He ranked in the Top 3 in the nation in assists per game each of his world university games basketball finland vs israel watch online three years and he was first nationally as a junior Aja was part of two outright MIVA regular-season championship squads and the team shared the title his junior campaign. The Dresden, Germany, native added a Big Ten Medal of Honor finalist recognition to her list of scholastic and athletic awards.
He sought a vigorous indoor game to keep his students occupied and at proper levels of fitness during the long New England winters.
After rejecting other ideas as either too rough or poorly suited to walled-in gymnasiums , he wrote the basic rules and nailed a peach basket onto a foot 3. In contrast with modern basketball nets, this peach basket retained its bottom, and balls had to be retrieved manually after each "basket" or point scored; this proved inefficient, however, so the bottom of the basket was removed, allowing the balls to be poked out with a long dowel each time.
Old style basketball with laces Basketball was originally played with a soccer ball. These round balls from " association football " were made, at the time, with a set of laces to close off the hole needed for inserting the inflatable bladder after the other sewn-together segments of the ball's cover had been flipped outside-in.
Whereas in American football , the lace construction proved to be advantageous for gripping and remains to this day.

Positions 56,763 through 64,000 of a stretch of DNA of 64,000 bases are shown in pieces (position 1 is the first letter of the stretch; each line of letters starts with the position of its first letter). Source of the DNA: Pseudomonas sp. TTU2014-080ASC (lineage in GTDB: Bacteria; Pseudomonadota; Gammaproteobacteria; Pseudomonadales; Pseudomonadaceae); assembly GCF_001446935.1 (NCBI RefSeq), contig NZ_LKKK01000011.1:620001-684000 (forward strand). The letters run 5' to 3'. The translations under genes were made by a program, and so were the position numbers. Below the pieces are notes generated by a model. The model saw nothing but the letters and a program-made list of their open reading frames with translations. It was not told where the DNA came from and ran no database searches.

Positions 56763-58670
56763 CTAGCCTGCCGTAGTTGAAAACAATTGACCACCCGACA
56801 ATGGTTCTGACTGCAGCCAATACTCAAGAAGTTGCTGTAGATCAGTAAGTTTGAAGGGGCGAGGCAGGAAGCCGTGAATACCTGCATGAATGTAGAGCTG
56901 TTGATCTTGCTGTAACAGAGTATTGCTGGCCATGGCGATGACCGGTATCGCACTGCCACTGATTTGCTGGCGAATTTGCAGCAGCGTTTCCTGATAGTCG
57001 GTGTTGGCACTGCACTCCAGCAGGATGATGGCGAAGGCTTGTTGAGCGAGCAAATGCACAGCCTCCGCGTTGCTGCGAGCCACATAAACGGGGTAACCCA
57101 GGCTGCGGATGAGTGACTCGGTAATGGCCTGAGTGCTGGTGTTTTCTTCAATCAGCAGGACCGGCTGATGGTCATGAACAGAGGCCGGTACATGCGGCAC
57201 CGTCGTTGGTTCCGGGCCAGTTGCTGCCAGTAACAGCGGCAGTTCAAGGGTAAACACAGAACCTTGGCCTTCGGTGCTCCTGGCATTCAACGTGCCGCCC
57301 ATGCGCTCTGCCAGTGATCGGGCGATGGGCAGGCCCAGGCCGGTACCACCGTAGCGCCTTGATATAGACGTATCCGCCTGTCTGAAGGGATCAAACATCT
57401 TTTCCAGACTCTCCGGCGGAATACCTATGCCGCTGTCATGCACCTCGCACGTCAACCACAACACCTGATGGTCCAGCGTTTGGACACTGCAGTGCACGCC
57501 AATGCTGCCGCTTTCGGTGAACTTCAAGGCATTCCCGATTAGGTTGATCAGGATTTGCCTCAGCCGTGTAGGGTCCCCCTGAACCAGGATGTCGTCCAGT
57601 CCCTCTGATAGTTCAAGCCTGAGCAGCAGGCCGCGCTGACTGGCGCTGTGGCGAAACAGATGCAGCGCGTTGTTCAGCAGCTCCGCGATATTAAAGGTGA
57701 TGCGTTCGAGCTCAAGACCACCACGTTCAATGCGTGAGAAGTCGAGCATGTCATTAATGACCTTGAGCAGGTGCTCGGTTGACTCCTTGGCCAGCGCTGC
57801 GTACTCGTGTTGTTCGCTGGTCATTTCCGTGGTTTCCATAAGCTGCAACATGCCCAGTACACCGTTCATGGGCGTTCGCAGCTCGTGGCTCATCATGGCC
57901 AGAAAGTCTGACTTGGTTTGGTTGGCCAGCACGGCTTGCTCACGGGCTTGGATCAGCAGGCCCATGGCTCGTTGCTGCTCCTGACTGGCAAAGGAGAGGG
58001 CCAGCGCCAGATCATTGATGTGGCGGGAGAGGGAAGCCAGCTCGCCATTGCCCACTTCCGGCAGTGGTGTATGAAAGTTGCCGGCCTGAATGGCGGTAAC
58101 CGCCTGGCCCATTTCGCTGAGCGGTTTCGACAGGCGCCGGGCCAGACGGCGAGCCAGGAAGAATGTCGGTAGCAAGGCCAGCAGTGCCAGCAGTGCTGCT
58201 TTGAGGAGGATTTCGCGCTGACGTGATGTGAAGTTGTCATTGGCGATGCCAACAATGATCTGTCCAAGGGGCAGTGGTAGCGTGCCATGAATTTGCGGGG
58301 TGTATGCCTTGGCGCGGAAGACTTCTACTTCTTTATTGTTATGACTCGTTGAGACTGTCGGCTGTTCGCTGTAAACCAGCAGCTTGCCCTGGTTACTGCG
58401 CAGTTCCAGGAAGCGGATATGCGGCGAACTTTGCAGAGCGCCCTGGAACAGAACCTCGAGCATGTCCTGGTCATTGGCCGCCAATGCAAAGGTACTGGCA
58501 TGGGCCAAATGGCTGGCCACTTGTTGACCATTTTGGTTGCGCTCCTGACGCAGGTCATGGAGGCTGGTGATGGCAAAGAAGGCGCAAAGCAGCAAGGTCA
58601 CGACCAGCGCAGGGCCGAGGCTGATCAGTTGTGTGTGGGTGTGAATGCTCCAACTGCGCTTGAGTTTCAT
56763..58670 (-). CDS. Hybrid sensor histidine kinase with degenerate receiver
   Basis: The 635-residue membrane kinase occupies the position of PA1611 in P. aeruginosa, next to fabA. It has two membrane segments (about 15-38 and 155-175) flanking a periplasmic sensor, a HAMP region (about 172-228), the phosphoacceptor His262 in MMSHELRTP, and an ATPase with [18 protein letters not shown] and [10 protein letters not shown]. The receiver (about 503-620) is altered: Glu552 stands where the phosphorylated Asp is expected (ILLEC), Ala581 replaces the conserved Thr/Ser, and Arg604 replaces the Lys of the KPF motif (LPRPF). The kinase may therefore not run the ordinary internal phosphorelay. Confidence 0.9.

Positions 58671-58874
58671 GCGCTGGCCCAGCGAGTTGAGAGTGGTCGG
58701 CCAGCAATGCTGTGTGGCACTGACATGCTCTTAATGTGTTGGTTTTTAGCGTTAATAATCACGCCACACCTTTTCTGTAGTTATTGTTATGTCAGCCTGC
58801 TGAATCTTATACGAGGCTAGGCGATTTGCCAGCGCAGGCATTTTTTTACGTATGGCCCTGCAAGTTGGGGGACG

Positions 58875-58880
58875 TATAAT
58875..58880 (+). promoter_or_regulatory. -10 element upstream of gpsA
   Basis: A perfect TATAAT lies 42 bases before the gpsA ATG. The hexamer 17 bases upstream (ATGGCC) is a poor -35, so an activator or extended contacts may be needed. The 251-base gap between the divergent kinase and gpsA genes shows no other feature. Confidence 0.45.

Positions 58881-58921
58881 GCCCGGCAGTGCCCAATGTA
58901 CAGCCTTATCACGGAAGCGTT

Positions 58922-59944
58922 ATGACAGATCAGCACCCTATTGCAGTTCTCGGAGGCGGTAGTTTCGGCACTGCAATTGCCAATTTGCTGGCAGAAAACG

The first balls made specifically for basketball were brown, and it was only in the late s that Tony Hinkle , searching for a ball that would be more visible to players and spectators alike, introduced the orange ball that is now in common use. Dribbling was not part of the original game except for the "bounce pass" to teammates.
Passing the ball was the primary means of ball movement.
Dribbling was eventually introduced but limited by the asymmetric shape of early balls. A further change was soon made, so the ball merely passed through.
Whenever a person got the ball in the basket, his team would gain a point. Whichever team got the most points won the game. The backboard was introduced to prevent this interference; it had the additional effect of allowing rebound shots.
Frank Mahan, one of the players from the original first game, approached Naismith after the Christmas break, in early , asking him what he intended to call his new game. Naismith replied that he hadn't thought of it because he had been focused on just getting the game started.
Mahan suggested that it be called "Naismith ball", at which he laughed, saying that a name like that would kill any game.
Mahan then said, "Why not call it basketball? The game ended at 1—0; the shot was made from 25 feet 7. At the time, football was being played with 10 to a team which was increased to When winter weather got too icy to play football, teams were taken indoors, and it was convenient to have them split in half and play basketball with five on each side.
By — teams of five became standard. By , it was well established at several women's high schools. While the YMCA was responsible for initially developing and spreading the game, within a decade it discouraged the new sport, as rough play and rowdy crowds began to detract from the YMCA's primary mission.